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Preventive Control Plan (PCP)

What Does Preventive Control Plan (PCP) Mean?

A preventive control plan (PCP) is a formal strategy used by food processing facilities to reduce or eliminate food safety hazards.

The PCP is a written document that includes a hazard analysis and a description of the control measures used to ensure food safety. Regulatory agencies like the Food and Drug Administration (FDA) and the Canadian Food Inspection Agency (CFIA) require food processors to have such a plan in place.

Safeopedia Explains Preventive Control Plan (PCP)

Preventive controls are necessary to ensure that consumers are safe from food-borne illnesses, harmful chemicals, or hazardous physical objects (like shards of glass or metal shavings). These measures also protect companies from litigation.

The requirement to implement a preventive control plan applies to all U.S. food companies required to register with the FDA under section 415 of the Federal Food, Drug, and Cosmetic (FD&C) Act. This includes all food manufacturers, processors, packers, and storage companies, whether domestic or international. Exempt businesses include farms, retail food establishments, and restaurants.

Components of a PCP

A PCP ensures that food is safe for human consumption and adheres to consumer protection requirements. Its principles are based on the internationally accepted Codex Alimentarius General Principles of Food Hygiene.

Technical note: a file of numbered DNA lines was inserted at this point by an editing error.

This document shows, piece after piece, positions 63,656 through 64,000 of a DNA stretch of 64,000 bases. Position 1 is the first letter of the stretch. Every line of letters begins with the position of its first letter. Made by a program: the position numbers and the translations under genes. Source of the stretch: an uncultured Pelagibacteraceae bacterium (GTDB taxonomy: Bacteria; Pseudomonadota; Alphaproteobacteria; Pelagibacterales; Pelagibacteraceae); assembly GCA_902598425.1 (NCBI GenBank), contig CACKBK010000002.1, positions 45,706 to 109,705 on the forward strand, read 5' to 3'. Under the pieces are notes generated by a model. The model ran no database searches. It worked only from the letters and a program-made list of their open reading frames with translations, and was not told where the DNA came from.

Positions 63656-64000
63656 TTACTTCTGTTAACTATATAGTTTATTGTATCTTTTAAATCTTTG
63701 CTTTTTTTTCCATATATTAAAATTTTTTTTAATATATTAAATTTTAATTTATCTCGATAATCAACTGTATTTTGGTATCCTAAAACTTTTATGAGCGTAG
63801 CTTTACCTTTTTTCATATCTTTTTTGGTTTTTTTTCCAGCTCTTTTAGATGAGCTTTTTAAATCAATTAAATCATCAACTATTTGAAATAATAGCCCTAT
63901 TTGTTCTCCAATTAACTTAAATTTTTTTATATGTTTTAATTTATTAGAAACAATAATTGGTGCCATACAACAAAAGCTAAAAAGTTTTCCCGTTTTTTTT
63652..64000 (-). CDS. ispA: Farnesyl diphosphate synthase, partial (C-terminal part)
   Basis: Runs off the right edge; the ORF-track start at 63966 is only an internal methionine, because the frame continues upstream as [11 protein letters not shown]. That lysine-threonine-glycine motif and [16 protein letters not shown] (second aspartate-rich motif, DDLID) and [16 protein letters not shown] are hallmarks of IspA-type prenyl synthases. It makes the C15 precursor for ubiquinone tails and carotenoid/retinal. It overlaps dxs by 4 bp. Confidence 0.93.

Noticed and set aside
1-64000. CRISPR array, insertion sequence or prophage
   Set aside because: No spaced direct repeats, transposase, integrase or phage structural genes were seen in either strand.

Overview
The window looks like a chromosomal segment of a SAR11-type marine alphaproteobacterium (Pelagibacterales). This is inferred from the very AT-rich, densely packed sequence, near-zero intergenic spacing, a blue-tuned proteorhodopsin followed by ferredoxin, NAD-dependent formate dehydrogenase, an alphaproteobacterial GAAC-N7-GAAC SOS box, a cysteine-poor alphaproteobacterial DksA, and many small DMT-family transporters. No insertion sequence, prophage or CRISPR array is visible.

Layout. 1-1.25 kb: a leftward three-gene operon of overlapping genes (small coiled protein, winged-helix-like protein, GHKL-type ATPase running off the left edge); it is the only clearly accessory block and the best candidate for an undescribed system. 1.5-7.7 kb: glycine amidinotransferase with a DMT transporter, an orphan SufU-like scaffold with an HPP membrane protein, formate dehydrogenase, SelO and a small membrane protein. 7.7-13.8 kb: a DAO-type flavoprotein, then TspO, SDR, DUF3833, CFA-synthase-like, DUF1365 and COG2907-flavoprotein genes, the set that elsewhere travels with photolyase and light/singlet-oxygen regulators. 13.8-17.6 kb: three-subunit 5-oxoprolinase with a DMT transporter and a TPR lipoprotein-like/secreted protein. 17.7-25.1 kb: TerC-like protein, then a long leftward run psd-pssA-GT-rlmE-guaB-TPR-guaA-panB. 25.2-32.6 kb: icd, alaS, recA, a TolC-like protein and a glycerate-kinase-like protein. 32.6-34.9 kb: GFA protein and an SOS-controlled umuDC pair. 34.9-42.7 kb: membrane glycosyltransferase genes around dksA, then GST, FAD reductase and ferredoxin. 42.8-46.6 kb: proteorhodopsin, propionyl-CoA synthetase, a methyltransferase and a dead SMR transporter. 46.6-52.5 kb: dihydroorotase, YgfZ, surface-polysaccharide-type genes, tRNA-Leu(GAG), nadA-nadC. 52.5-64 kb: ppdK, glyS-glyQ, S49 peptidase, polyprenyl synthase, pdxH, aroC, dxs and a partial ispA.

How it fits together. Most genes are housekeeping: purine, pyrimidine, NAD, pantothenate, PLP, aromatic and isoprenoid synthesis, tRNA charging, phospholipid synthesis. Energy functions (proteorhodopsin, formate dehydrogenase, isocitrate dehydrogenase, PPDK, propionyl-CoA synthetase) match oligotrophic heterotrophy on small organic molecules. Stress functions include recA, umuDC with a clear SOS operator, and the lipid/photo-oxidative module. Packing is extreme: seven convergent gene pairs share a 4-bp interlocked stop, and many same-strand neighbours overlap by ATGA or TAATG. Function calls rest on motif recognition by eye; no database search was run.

A PCP includes the following elements:

  • Hazard analysis describing the biological, chemical, and physical hazards that may cause food contamination
  • Description of control measures used and evidence of their efficacy
  • Description of critical control points (CCP) in the process, such as critical limits and procedures for monitoring and taking corrective actions
  • Procedures to verify PCP implementation as written in the PCP document and its effectiveness in the prevention, elimination or reduction of food hazards to an acceptable level
  • Evidence of PCP implementation
  • Description of measures used to meet labeling, packaging, grading, standards of identity and net quantity
  • Supporting documents, such as information used to determine hazards and the rationale for identifying CCPs

Steps for an effective preventive control plan include:

  • Development of standard operating procedures (SOPs), sanitation standard operating procedures (SSOPs), and policy documents
  • Identify and control hazards
  • Identify cross-contamination points
  • Set up corrective actions
  • Train workers and maintain records
  • Implement a traceability program
  • Conduct bioterrorism and food fraud assessments
  • Validate vendor and supplier certifications
  • Set up visitor control
  • Collect data

Preventive Controls

When a food safety hazard is identified, control must be developed and implemented to minimize or prevent it from compromising the safety and quality of the product. These preventive controls include:

  • Process controls, including procedures, practices, and processes to control parameters during operations such as cooking, refrigeration, and product formulation
  • Food allergen controls, including procedures, practices, and processes to control cross-contact of allergens and ensure proper labeling of all food allergens
  • Sanitation controls, including procedures, practices and processes to ensure sanitary conditions exist in the facility to control food hazards such as environmental pathogens

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